Tuesday, June 5, 2007


I ask a lot of questions. I'm not one to hold back when I have a query or a concern or feelings that need expressing {in the best way, of course}. Through time, I have learned that with asking good, thoughtful questions, comes peace of mind. Let's leave it to Real Simple to make a questions worksheet "to remind yourself of the important questions you should ask your dentist, child's teacher, house cleaner, nanny — even your fiancĂ©." Two sample lists are included below. {Print off the lists in the "questions worksheet" link for quick, easy reference.}

You’re not choosing just a doctor; you’re also choosing a doctor’s office, so ask about the staff, too. And call your state medical-board office (go to www.fsmb.org for a national directory) to find out whether the doctor is board certified in the particular treatment you’re seeking. That means: If you need cancer treatment, make sure he’s not a board-certified podiatrist. (This has happened.)
[what to ask]
*What’s the usual waiting time in your office?
*What’s your policy on emergency visits?
*How many times have you performed [procedure X]?
*How do you feel about patients seeking second opinions?
*Can I speak to previous patients who had successful procedures?
*Who answers questions after I leave the office? Will you be available, or will I have to speak to a nurse or an assistant?
*Do I have to go somewhere else for blood work?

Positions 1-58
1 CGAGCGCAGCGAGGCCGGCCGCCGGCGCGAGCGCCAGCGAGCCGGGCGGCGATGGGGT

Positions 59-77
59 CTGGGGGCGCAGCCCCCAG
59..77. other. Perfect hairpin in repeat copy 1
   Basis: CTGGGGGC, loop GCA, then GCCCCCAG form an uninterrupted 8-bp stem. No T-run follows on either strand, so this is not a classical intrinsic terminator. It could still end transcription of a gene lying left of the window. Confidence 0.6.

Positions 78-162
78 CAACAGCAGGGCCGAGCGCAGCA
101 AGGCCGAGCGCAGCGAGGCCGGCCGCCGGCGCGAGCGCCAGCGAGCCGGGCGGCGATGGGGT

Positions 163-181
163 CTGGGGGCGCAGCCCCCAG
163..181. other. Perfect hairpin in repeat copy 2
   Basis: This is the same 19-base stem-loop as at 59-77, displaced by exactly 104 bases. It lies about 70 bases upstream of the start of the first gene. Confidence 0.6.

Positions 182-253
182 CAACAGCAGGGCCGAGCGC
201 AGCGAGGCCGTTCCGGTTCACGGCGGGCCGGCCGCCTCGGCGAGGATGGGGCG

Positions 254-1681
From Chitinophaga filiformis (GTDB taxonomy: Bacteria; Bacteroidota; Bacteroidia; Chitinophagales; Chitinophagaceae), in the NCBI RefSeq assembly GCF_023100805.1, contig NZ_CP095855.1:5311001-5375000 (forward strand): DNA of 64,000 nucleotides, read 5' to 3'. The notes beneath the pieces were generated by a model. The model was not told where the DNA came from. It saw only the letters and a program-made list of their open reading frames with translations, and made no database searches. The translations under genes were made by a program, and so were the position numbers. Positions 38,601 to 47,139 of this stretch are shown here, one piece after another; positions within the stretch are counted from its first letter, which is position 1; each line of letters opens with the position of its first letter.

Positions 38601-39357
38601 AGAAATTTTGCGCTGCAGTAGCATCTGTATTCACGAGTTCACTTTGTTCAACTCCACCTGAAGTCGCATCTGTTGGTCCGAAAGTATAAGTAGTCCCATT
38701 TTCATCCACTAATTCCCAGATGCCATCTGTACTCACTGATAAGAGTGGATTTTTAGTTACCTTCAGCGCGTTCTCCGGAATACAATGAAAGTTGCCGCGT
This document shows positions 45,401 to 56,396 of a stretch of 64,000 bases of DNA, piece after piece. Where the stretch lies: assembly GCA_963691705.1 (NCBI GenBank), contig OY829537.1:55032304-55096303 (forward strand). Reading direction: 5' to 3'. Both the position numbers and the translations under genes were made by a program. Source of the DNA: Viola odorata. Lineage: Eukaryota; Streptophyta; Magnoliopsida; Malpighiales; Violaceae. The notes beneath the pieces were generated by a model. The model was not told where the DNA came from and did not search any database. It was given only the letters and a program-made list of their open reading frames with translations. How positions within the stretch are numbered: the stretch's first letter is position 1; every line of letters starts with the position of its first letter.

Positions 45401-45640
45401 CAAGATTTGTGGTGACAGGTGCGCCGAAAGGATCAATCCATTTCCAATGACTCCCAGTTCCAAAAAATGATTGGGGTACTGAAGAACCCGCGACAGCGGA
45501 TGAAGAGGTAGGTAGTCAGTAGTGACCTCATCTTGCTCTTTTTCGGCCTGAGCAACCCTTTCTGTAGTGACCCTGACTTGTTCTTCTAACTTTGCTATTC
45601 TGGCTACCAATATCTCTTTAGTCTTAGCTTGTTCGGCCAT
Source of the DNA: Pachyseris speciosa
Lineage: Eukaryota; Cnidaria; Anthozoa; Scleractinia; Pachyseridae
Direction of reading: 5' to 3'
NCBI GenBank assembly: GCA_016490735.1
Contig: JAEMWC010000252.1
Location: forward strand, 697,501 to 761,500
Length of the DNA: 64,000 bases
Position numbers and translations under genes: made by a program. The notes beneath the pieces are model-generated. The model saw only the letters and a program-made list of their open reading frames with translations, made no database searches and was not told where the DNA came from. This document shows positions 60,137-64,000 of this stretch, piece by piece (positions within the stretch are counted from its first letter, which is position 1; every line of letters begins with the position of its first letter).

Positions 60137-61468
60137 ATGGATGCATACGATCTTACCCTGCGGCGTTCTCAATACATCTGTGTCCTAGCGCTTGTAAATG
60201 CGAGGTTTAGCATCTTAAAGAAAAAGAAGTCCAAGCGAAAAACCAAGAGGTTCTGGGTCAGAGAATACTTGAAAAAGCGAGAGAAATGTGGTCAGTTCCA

babysitter or nanny
Ask open-ended questions about how the sitter or nanny would handle specific scenarios at home. And review her references yourself, even if she has been approved by an agency that checks referrals.
[what to ask]
*Why do you like caring for children?
*How did you get into it?
*What would you do if the baby didn’t stop crying or wouldn’t eat?
*What would you do if a child threw food at you? How would you react or discipline her?
*Are you trained in child or infant safety, first aid, and CPR?
*How will you and I communicate? By phone? Will you leave me written notes about what happened during the day?
*What’s your plan if there’s an emergency?
*What if you’re sick or your kids are sick and you can’t make it?
*Can I talk to other people you have worked for?

note: I actually studied a list similar to this (with a couple of questions jotted down on a piece of paper) for when I interviewed the man who became Cole's first doctor. It helped me, an anxious {almost} mom, tremendously!


  1. What a good list to have on file Kelli! I will surely use this in the future.

  2. This is great. I will try this. Im the same way but my lists are so bad. Thanks.


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